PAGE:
PrEP is treatment with medications that may prevent infection before being exposed to HIV. PrEP is not medication alone. The medication is taken daily after undergoing some laboratory testing for renal health (kidneys), laboratory screening for HIV, viral hepatitis and other STDs, medical assessment of a seropositive partner, if indicated, and a coordinated program of risk assessment, risk-reduction counseling, treatment adherence counseling and sexual health education. Persons taking PrEP should also continue to use other proven prevention strategies including condoms and safer sexual practices. The caregiver will also address other considerations for women of child-bearing age. PrEP may be provided through your local healthcare professional.
Watch the videos below to see how PrEP works!
*Disclaimer: PrEP reaches maximum protection from HIV for receptive anal sex at about 7 days of daily use. For all other activities, including insertive anal sex, vaginal sex, and injection drug use, PrEP reaches maximum protection at about 20 days of daily use. Read more at http://www.cdc.gov/hiv/basics/prep.html.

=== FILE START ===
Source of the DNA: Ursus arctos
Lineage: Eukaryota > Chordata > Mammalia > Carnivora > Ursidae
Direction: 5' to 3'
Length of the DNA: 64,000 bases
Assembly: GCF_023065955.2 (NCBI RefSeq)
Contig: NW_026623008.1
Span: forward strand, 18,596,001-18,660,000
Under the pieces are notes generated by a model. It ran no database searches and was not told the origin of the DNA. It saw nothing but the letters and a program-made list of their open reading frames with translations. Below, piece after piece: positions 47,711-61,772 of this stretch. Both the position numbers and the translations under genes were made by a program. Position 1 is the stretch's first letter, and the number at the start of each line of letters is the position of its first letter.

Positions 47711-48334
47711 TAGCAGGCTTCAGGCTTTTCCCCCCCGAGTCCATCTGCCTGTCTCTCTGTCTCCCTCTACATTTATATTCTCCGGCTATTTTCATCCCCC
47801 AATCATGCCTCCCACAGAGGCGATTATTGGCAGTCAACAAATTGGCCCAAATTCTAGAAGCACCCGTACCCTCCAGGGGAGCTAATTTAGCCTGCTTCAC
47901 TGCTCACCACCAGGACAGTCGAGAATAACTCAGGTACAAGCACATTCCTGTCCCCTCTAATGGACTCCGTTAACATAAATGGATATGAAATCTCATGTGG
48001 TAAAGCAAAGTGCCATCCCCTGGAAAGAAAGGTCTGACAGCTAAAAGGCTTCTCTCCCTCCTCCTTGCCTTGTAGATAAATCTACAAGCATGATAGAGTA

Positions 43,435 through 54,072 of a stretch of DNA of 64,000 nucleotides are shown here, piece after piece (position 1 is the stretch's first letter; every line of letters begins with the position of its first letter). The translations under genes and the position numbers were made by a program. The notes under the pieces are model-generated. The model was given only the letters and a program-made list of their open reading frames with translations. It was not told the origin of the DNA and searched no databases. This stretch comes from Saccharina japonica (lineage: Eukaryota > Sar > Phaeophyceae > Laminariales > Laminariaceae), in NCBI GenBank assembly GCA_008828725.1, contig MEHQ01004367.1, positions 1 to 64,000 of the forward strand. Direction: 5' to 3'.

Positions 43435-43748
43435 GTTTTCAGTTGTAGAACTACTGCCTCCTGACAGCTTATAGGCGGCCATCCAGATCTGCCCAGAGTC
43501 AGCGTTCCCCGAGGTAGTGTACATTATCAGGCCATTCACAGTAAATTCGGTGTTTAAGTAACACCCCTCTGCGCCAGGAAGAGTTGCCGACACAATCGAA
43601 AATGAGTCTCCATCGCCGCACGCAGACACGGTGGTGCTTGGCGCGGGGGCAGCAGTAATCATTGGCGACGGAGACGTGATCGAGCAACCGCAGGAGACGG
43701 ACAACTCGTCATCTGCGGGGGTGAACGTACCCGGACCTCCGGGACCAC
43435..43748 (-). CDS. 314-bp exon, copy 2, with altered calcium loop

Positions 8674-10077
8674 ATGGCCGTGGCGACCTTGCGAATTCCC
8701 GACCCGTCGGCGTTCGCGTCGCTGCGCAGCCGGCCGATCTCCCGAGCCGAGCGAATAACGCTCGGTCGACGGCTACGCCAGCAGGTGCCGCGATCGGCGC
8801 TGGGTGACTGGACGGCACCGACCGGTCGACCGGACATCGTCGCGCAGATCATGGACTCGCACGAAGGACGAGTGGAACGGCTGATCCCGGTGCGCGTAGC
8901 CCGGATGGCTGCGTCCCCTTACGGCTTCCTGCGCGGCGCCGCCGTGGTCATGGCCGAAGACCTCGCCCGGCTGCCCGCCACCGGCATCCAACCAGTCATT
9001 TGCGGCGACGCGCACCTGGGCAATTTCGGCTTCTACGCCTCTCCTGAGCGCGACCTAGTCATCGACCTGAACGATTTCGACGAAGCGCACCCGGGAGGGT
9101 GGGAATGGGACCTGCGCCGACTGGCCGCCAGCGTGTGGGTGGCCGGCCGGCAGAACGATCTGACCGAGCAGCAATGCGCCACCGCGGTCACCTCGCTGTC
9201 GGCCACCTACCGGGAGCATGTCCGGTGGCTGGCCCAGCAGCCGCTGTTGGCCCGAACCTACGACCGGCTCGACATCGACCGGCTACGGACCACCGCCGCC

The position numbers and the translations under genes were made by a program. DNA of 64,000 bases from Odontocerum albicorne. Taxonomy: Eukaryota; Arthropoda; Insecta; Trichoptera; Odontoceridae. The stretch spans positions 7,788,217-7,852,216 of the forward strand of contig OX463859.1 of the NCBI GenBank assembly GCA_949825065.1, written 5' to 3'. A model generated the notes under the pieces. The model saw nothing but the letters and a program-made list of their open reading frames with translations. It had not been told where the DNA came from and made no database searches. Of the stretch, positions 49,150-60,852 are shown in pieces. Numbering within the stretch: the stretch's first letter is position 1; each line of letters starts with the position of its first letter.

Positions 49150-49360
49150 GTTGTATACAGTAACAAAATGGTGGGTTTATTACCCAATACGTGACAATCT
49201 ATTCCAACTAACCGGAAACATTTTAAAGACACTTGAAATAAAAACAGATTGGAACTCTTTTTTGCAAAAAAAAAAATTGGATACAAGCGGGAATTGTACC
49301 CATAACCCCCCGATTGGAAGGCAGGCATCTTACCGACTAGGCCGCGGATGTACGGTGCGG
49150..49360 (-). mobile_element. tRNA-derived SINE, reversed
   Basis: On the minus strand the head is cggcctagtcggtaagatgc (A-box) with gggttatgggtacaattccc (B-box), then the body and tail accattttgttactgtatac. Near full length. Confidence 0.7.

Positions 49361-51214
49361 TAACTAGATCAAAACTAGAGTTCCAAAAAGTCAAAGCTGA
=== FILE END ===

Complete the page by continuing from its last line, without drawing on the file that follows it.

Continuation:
PEP is immediate treatment that may prevent infection after being exposed to HIV. This may include:
Unprotected sexual exposure with someone who is known to be HIV positive
Injuries like physical or sexual assault
Exposure through injection drug use or sharing equipment
A needle-stick injury or an exposure to blood, semen or vaginal fluid that gets into the bloodstream via a cut or open wound-sore or comes into contact with a mucous membrane (eyes, nose, mouth).
*PEP is considered a medical emergency and treatment must start within 72 hours of the exposure – ideally, within the first 24 hours. Do not delay! PEP treatment involves taking HIV medications for 28 days. For more information please contact the Florida Department of Health in Escambia office at 850-595-6345, your personal healthcare professional or your local Emergency Room for service after hours.